The graphic novelist — and bard of outsiders everywhere — remembers the ‘horrific post-nuclear freak show’ of late-Seventies New York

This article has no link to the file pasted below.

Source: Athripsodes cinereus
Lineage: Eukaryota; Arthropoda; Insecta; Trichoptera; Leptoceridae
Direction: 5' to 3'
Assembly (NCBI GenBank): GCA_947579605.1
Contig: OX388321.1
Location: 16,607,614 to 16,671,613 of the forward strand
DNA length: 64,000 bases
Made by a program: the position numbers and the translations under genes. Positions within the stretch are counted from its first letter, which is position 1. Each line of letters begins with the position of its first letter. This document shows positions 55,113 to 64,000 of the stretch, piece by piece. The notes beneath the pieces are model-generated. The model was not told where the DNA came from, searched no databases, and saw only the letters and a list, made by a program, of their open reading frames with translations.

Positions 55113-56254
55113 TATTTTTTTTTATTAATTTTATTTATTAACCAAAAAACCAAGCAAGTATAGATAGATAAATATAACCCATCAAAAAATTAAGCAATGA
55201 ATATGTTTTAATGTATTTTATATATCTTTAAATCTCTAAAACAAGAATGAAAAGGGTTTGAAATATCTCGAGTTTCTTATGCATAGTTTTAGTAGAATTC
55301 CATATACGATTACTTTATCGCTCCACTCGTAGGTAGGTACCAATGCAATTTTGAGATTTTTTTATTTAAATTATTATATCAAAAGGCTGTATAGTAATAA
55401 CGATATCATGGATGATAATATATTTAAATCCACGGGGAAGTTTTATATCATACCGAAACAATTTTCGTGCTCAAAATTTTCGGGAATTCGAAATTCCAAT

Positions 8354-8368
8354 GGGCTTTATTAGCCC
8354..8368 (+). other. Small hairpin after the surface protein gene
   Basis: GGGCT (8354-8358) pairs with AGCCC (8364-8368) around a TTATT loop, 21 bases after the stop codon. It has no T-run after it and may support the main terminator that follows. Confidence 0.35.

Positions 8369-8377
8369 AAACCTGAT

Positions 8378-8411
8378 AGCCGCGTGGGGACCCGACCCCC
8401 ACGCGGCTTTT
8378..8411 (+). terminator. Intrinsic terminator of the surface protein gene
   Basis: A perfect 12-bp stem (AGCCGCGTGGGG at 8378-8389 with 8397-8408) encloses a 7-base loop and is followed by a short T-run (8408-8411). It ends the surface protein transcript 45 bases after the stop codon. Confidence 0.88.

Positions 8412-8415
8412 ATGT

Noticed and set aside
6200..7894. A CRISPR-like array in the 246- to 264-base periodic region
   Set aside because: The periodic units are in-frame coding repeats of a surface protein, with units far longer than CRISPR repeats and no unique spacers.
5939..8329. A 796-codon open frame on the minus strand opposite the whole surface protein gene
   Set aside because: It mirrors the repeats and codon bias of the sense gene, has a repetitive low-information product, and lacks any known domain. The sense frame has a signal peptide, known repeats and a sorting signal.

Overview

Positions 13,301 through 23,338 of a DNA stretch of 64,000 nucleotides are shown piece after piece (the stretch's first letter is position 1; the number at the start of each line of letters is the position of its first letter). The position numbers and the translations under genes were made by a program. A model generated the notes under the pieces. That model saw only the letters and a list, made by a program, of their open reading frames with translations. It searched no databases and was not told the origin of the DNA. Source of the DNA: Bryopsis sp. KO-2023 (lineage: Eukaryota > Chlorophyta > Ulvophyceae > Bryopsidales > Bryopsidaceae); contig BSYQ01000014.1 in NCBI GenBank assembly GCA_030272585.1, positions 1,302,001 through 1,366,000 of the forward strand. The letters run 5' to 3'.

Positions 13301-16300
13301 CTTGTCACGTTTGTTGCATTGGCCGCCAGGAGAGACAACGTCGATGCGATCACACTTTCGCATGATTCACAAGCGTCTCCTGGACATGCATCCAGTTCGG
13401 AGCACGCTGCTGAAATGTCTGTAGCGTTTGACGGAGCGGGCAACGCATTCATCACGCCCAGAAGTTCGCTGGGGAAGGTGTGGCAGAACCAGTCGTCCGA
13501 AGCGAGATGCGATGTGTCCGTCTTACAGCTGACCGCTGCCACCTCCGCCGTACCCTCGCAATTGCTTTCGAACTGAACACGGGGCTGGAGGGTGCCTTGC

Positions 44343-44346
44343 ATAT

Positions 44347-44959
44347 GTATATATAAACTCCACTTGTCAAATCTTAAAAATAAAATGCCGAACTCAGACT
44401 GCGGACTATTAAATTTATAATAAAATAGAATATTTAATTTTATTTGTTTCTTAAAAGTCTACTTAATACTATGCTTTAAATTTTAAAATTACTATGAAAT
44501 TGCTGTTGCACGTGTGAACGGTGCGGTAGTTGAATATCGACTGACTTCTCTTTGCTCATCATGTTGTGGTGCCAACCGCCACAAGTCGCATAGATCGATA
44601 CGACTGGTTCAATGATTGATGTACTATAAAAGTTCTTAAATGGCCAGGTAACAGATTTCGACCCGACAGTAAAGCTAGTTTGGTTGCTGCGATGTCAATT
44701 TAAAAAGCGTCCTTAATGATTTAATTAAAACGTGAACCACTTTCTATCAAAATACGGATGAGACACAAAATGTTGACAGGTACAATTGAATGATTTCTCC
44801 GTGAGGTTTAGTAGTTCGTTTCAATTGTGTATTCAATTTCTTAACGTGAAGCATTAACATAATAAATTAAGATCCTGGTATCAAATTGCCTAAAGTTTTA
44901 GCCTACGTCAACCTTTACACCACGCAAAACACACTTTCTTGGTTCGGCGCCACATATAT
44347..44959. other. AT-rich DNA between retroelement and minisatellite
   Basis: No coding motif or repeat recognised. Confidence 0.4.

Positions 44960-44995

I grew up in Chicago, but I always planned to move to New York the minute I got out of high school. I was obsessed with comics, and everything I cared about — Mad magazine, Marvel comics, National Lampoon — came from NYC. I had no plan other than to somehow learn how to draw comics and eventually to somehow make a living at it, and so I figured art school was my best bet. I picked Pratt because they had a dorm. I got there in 1979. Before that, my only impression of Brooklyn came from Welcome Back, Kotter. New York, at that time, seemed like it was on the verge of collapse. There were horrific tales of freshmen held up at gunpoint, lawless corrupt police. There was so much tension in the air — everybody was stressed out, waiting for it all to fall apart. The movie Escape From New York seemed like a pretty accurate prediction of where things were going. I would just wander the streets of Manhattan in an overstimulated daze, eighty or ninety blocks at a time, absorbing it all. The New Yorkers of the late Seventies were mostly hideous — men wore cheap toupees without bothering to trim the stray gray pubes growing underneath, and even grandmothers wore stupid tight-fitting polyester clothes. Everyone was sweaty and sticky-looking. I grew to love the horrific post-nuclear freak-show feel of the neglected parts of the city, but I also would squint my eyes and try to imagine I was in an episode of The Odd Couple.